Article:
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EMA Excellence in Pharmacovigilance: Clinical trials and post-marketing

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This course is designed to provide a firm grounding in key aspects of Global and mainly European Clinical Pre- and Post-Marketing Safety regulatory requirements. This five-day training course, presented by the European Medicines Agency, now also includes highlights and updates on the implementation of the new pharmacovigilance legislation and the latest news on the international harmonisation and standardisation activities in pharmacovigilance.


Topic 1 will provide a concise overview of the objectives and the scope of Pharmacovigilance and Risk Management and the relationship between the two concepts. The development of key definitions based on Community legislation and consensus fora such as the International Conference on Harmonisation of Technical Requirements for Registration of Pharmaceuticals for Human Use (ICH) and the CIOMS Working Groups will be summarised. Practical examples and exercises will be used to illustrate the key definitions and vocabulary applied in Pharmacovigilance.


The roles and responsibilities of marketing authorisation holders and national Competent Authorities in the conduct of Pharmacovigilance are defined in EU legislation and further detailed in the Good Pharmacovigilance Practices (GVP). Topic 2 will provide a concise summary of the individual and periodic adverse reaction reporting requirements of marketing authorisation holders in the post-authorisation phase and illustrations based on practical case studies.

Furthermore, the roles and responsibilities of all stakeholders of interventional clinical trials, in line with the implementing texts published in relation to Directive 2001/20/EC, are summarised.

Aspects that need to be taken into account in establishing a Pharmacovigilance database as well as the key functionalities of the EU’s EudraVigilance system will be discussed.

The main elements will be provided for the establishment of a quality system in Pharmacovigilance including aspects of the applicable GVP modules, the elaboration of Standard Operating Procedures (SOPs) and the preparation for audits and inspections.


Pharmacovigilance is first based on the medical assessment of the adverse events passively or actively collected in organised schemes. It is then essential to be able to identify consistently the nature of events, their seriousness, their likelihood of occurrence and to assess causality with the suspect drug(s). This session will provide clues for the recognition of two serious events involving target organs of drug toxicity.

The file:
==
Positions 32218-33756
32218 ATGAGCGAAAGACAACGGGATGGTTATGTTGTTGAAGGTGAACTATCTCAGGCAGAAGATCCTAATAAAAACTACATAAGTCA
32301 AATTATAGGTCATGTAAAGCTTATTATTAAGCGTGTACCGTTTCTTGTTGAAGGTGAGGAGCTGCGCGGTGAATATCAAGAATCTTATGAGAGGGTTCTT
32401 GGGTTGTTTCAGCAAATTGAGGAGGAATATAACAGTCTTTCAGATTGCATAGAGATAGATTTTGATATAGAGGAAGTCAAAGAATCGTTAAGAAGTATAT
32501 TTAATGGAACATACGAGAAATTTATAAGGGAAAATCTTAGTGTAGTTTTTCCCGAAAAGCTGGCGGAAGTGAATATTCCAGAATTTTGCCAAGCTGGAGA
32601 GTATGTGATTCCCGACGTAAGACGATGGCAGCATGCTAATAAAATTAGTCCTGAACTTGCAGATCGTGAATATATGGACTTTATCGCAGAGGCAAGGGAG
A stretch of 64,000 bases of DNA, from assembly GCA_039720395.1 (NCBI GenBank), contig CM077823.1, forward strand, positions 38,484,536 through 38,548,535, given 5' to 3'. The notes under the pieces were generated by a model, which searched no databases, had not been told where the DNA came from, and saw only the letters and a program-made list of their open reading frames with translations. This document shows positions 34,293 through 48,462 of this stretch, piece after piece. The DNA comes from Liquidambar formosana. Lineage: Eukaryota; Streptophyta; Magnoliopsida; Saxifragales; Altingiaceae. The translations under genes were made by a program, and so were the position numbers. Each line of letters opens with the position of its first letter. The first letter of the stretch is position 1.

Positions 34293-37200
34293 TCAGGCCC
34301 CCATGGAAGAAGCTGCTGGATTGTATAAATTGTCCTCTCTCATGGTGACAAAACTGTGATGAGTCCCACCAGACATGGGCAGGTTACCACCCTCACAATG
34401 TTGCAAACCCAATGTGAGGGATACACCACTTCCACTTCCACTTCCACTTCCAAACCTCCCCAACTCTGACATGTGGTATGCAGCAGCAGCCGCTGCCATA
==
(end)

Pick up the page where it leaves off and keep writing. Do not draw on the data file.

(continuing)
New safety signals may emerge at any time following product launch and must be evaluated for relative risk, medical importance, and likelihood of occurrence. This session will provide an understanding of safety data classification, using MedDRA terminology and Standardised MedDRA Queries (SMQs) and approaches to signal detection using traditional and quantitative methods.


In accordance with the GVP Module V on Risk Management System, risk management plans (RMPs) should be submitted by companies to propose activities aiming to identify, characterise or minimise risks associated with medicinal products. Given the potential public health implications and costs of such interventions, RMPs should be based on robust epidemiological methods.

This session aims to provide the background for understanding drug-related risks, to review epidemiological methods for detecting signals and assessing risks, and to present recent developments regarding risk communication.

Continuing Education

The Faculty of Pharmaceutical Medicine of the Royal Colleges of Physicians of the United Kingdom has accredited this training course with 25 CPD credits.

The Swiss Association of Pharmaceutical Professionals (SwAPP) and the Swiss Society for Pharmaceutical Medicine (SGPM) have accredited this training course with 34 credits.

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